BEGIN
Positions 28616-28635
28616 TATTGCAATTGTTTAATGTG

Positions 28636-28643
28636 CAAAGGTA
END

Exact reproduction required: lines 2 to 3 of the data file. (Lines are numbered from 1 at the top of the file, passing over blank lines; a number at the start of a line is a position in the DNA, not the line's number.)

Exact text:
28616 TATTGCAATTGTTTAATGTG

Positions 28636-28643